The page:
- Jimmy Allen: Brother Allen could paint a word picture as clearly as anyone. His ability to take a Greek word and make it fit our world was unparalleled in my experience.
- Harvey Starling: Did he eat locust and wild honey on the side? I don’t know but his ability to convict the heart was unquestionable. I remember dad saying we were going to have to close a meeting with him early because everyone had already responded .
- Jim Bill McInteer: Has there been a more powerful wordsmith than Jim Bill? He was also an encourager beyond belief. He would make you want to do right by making you believe you could be better and were better than you believed you were.
- Eddie Cloer: I heard brother Eddie in two meetings growing up. He preached one of the 8 sermons I specifically remember hearing. I have used that sermon in meetings most of my preaching life. Brother Cloer could take a first principle and package it in a way that made it not “old hat” but engagingly new.
- James Pilgrim: I only heard brother Pilgrim one time. It was at the annual newcomers dinner that Woodlawn held at the Roebuck Recreational Center. He played a mandolin and sang – he was not good at either but he spoke of the importance of every individual. I was eight years old and still remember it. That’s effective teaching!
- Van Vansandt: Van doesn’t really get to be on this list – he’s much too young. But he is. I first met Van my senior year of high school. He lived life big! Big smile, big laugh and big personality. When I heard him preach he was only a freshman in College but I remember thinking I want to preach like that.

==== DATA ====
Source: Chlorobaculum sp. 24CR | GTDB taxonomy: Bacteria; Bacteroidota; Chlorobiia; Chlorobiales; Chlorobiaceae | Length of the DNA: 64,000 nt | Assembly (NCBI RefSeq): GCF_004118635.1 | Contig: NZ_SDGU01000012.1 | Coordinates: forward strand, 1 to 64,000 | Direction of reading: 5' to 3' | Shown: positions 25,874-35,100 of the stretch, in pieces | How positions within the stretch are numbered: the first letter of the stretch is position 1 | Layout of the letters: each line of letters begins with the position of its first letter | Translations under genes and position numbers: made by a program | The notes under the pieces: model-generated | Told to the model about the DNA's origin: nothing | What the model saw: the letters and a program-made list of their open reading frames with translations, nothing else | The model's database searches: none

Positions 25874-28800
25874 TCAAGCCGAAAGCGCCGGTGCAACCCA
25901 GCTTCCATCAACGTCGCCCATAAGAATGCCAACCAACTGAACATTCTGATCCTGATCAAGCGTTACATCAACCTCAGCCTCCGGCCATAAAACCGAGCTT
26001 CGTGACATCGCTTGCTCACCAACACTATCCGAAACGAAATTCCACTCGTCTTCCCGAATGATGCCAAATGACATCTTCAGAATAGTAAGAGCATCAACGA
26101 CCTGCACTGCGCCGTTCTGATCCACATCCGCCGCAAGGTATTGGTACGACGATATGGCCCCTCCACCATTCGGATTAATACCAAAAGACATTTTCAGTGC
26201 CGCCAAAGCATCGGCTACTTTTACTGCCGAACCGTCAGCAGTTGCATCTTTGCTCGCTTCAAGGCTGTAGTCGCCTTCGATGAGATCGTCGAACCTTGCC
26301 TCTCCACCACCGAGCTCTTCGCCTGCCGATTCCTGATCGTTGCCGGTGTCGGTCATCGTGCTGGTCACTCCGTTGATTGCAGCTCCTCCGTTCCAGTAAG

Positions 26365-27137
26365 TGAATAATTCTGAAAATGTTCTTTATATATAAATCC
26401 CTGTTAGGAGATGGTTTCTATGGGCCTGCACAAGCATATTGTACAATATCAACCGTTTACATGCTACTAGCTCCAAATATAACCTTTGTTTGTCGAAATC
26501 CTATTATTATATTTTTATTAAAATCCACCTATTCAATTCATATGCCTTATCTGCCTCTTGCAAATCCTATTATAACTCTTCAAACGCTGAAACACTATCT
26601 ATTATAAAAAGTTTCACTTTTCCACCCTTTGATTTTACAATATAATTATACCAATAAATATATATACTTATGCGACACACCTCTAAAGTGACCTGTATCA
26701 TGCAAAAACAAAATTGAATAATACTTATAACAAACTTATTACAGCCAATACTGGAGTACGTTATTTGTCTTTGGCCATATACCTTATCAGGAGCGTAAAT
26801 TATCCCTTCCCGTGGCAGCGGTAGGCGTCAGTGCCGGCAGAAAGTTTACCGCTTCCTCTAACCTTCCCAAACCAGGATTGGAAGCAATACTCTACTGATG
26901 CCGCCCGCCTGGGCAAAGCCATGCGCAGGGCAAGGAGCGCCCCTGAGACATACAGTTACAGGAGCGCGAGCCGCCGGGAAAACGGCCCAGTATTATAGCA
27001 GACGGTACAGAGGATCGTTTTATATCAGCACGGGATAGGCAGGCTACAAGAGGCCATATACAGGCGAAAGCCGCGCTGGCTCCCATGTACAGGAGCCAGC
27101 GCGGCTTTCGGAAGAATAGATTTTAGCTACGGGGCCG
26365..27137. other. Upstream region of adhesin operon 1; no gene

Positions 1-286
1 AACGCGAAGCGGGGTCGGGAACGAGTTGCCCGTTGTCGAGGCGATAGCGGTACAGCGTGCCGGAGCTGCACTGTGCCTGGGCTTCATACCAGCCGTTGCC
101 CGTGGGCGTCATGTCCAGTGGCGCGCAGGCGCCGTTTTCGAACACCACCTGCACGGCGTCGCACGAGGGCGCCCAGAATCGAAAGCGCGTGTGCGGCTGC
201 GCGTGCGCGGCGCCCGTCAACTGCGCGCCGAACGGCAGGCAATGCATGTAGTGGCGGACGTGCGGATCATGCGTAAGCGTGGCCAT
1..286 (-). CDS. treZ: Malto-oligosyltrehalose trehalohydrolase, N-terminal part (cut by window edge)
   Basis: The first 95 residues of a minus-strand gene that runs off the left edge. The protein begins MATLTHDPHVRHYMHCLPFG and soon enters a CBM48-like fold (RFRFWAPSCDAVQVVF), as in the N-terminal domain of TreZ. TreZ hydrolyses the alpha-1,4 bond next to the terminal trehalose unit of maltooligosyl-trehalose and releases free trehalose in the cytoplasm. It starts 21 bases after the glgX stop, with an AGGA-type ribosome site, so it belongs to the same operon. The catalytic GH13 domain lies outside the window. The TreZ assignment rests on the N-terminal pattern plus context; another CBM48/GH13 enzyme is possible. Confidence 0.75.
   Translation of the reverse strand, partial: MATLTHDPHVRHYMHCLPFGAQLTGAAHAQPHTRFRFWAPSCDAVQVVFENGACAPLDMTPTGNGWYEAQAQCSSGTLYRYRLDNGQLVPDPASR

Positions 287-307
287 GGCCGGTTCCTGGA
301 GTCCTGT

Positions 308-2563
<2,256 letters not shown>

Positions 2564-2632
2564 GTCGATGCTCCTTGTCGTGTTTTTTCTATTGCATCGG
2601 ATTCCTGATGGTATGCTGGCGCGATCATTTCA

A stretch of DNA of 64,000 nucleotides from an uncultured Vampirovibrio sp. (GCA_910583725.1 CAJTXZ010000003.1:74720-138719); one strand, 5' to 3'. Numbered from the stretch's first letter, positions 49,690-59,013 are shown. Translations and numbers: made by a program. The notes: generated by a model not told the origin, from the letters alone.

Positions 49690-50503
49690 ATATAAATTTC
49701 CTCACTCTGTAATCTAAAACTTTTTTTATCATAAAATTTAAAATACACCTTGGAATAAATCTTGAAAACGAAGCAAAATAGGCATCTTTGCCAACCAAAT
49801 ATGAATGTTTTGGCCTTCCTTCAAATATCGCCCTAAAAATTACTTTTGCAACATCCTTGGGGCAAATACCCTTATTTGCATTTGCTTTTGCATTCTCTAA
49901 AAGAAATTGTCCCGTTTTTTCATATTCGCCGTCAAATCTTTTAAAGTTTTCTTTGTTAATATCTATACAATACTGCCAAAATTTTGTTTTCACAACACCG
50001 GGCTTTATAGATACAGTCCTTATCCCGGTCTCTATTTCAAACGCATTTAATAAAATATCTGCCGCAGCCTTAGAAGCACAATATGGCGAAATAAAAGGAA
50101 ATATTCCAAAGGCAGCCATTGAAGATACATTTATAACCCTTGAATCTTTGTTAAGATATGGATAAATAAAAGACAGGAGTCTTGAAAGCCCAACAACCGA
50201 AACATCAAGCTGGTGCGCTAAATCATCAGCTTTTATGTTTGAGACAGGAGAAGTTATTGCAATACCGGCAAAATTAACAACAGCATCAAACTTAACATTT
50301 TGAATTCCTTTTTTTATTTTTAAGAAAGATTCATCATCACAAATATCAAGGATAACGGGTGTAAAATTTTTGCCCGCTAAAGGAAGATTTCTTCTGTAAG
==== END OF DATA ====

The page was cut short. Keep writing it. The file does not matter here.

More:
- Mid McKnight, Stanley Shipp, Jack Lewis, Batsell Barrett Baxter, Wendell Gann, Jerry Westmoreland, Thomas Warren, James Folwer, Roger Russell… I could go on and on and on but I’ve said enough to make my point. So let’s get to it:
Why is it that people like to torment preachers and compare and try to make one better than another? Statements like: “That’s the kind of preaching we need”, “I haven’t heard preaching like that in years”, “Bother ____ used to say”, “Why can’t you be like _____?”, are much too commonplace and never helpful. In the list above you will find powerful orators, passionate proclaimers, brilliant scholars, creative storytellers, and man who’s godliness was their greatest tool….what stands out? They are different from each other (in most every aspect but the last one). Each served to make me a better person. Each convicted me, persuaded me, fed me, challenged me in different ways. I needed all of them and grew from each of them.
Here’s my challenge for you: Love the preacher who brings God’s Truths to light before you. Encourage him. In doing so you will make him better. Find his strength and grow from that strength. When the next guy comes along love him too. Be thankful for those who chose this life, for those who try, for those who love God and His Word and His People. And stop expecting him to be superman – or God – or better than whoever is your favorite.
And, one more thing – I struck out yesterday. Nobody said anything that prompted this or was in anyway ugly but I knew it. I get up to bat a few hundred times a year – yesterday was the pits for me – and I hate the memory of it. I bet your favorite guys have had days like that too. We all do. And we know it. But thankfully, when it was all over – God still loves me, my wife still kissed me goodnight, my brethren were more gracious than I could have asked for them to be and I’m still blessed more than I bless. God is good.